Enlighten or Erase? Saving the Depression Era WPA murals at George Washington High School

04/06/19 - posted by Paul Judge

I was likely about 8 years old when my dad brought me to the campus of George Washington High School to watch a varsity football game. Some of the older kids on our block were on the Washington football team and a boyfriend of one of my sisters was playing on the opposing Sacred Heart team.

During time-outs my attention was drawn to the view of the Golden Gate, the columns in front to the auditorium and the athletes portrayed in relief on the south wall of the football stadium.

After the game my dad walked me through the main lobby pointing out the large murals portraying the life of George Washington. He interpreted the scenes of history and struggle, pitfalls and achievements depicted in them. It seemed unreal to me that there could be a place as rich as this, a school like this, in my own neighborhood.

Amidst the Great Depression the city constructed a high school campus occupying nearly four square blocks atop a hill commanding a view in all directions of San Francisco. In addition it adorned the campus with artistic works depicting history, culture, science, and athletics made possible by the federal Work Progress Administration (WPA). In the middle of the worst economic depression people held hope and vision to invest in the education of future generations.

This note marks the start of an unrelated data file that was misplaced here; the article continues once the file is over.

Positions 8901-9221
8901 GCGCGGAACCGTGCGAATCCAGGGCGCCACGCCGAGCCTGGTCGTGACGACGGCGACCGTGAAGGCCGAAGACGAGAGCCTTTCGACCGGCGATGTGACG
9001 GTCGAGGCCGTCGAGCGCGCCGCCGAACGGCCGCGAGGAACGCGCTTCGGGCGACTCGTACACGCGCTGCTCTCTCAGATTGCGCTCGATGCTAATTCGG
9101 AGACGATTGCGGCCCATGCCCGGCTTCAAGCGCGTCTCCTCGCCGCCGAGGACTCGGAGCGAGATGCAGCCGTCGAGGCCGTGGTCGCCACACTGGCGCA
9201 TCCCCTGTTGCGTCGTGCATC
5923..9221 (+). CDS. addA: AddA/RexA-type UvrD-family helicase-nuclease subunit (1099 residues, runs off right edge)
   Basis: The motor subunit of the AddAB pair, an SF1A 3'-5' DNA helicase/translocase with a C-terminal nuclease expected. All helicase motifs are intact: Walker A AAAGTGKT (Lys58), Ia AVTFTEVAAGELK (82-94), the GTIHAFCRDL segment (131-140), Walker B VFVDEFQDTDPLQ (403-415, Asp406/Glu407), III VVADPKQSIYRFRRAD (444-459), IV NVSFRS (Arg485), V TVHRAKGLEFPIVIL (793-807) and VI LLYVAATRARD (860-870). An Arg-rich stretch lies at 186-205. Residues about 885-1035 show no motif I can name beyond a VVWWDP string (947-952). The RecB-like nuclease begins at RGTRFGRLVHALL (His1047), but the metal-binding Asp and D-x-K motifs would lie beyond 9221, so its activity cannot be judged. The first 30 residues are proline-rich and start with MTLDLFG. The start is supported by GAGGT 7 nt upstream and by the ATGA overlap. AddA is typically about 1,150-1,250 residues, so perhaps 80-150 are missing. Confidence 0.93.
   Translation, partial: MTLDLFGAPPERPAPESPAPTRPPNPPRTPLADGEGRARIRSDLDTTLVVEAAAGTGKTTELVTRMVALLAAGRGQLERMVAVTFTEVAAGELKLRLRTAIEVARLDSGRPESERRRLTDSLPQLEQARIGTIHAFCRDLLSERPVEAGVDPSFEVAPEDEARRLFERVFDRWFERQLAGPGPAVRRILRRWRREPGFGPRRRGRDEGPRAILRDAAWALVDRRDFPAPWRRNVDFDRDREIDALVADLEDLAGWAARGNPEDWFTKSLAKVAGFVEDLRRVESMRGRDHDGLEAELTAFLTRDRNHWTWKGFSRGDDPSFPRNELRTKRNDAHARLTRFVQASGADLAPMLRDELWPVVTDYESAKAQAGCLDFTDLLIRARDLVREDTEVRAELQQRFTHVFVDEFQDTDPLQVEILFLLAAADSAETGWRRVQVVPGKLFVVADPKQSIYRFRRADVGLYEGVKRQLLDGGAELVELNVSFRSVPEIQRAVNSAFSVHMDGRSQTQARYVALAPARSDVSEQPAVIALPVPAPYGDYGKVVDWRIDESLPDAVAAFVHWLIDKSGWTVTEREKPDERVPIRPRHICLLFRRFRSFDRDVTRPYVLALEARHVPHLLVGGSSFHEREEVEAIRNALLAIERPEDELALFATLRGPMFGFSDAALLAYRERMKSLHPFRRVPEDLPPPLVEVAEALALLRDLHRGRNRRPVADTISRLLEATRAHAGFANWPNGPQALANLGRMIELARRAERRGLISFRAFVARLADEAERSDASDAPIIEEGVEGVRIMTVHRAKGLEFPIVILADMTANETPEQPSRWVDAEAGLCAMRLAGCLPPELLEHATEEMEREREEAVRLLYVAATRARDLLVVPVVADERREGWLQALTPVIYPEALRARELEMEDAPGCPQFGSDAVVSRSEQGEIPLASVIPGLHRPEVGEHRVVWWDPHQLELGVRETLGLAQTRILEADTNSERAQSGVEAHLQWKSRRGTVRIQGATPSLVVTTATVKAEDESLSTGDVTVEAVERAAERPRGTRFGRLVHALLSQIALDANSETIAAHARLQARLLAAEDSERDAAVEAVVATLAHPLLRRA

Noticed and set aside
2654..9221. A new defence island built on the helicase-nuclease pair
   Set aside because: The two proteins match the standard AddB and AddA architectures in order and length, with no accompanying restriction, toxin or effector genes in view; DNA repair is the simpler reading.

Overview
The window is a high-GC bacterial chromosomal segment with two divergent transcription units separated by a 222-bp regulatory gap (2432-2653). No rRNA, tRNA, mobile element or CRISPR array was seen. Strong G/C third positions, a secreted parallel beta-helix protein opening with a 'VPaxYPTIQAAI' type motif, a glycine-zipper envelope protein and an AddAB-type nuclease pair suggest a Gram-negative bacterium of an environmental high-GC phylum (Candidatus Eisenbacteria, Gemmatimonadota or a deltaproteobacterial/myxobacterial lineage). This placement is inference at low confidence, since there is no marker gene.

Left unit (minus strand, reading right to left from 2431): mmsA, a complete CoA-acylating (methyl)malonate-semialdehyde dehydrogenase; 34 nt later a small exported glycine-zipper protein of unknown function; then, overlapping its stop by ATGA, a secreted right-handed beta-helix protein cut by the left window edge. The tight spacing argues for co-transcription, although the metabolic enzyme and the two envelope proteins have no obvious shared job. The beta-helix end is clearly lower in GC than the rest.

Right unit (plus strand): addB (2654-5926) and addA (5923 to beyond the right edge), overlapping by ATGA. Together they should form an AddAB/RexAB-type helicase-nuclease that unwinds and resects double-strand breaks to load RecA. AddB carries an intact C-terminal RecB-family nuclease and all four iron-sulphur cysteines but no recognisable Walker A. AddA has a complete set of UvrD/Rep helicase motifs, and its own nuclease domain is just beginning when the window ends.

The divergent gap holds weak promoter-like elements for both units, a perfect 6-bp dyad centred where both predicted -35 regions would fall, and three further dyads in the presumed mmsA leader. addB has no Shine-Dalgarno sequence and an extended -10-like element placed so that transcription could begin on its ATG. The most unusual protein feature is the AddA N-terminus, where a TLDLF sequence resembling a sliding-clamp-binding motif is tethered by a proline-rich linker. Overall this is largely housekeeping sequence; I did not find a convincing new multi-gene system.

During my schooling career at Washington High 1965 – 1968 the murals were the topic of two instructional moments in a US History class conducted by Colin Covey and an English class conducted by Mr. Lawrence a student teacher from SF State. Each drew attention to the depiction of slavery and the destruction of the native people and cultures during expansion and settlement spawned by Manifest Destiny. History wasn’t being denied, rather it was made instructional to understand the larger pageant of social conflict and progress. Such ‘learning moments’ came amidst the struggle of the Civil Rights Movement, the anti-Vietnam War effort and the rising identity and political awareness of many disenfranchised / under represented ethnic groups and members of society

Currently ‘The Life of Washington’ mural panels created by artist Victor Arnautoff are threatened with destruction. The GWHS Alumni Association is mounting opposition to an effort by the SF Unified School District to censor and remove them due to a complaint that they are offensive. The following information and call to protect these historic works of art is from the GWHS Alumni Association:

GWHS' Life of Washington murals face destruction or defacement in the next few months. Their historically accurate depiction of slavery and Native American genocide are seen as disrespectful or threatening by some who propose to paint over all thirteen separate murals. WPA artist Victor Arnautoff’s intention was to forthrightly depict the injustices experienced by people marginalized by the American Revolution and westward movement. It is vital that these murals, among S.F.'s most significant WPA art, continue to be displayed and discussed, with appropriate sensitivity.

WHAT YOU CAN DO
Write, email or call Superintendent Dr. Vincent Matthews and each Board of Ed Commissioner.

http://tinyurl.com/y35gat2g

Sign the Petition at

tinyurl.com/SaveTheMurals

Give to Save the Murals Fund at

mkt.com/sfgwhsalumni
or send a check made out to GWHSAA (add Save the Murals on memo line).

Share this information with your friends! Read the GWHSAA's media release
“Preserve the Murals: Enlighten or Erase?”

tinyurl.com/Save-GWHS-Murals

The Western Neighborhoods Project is a 501(c)(3) nonprofit.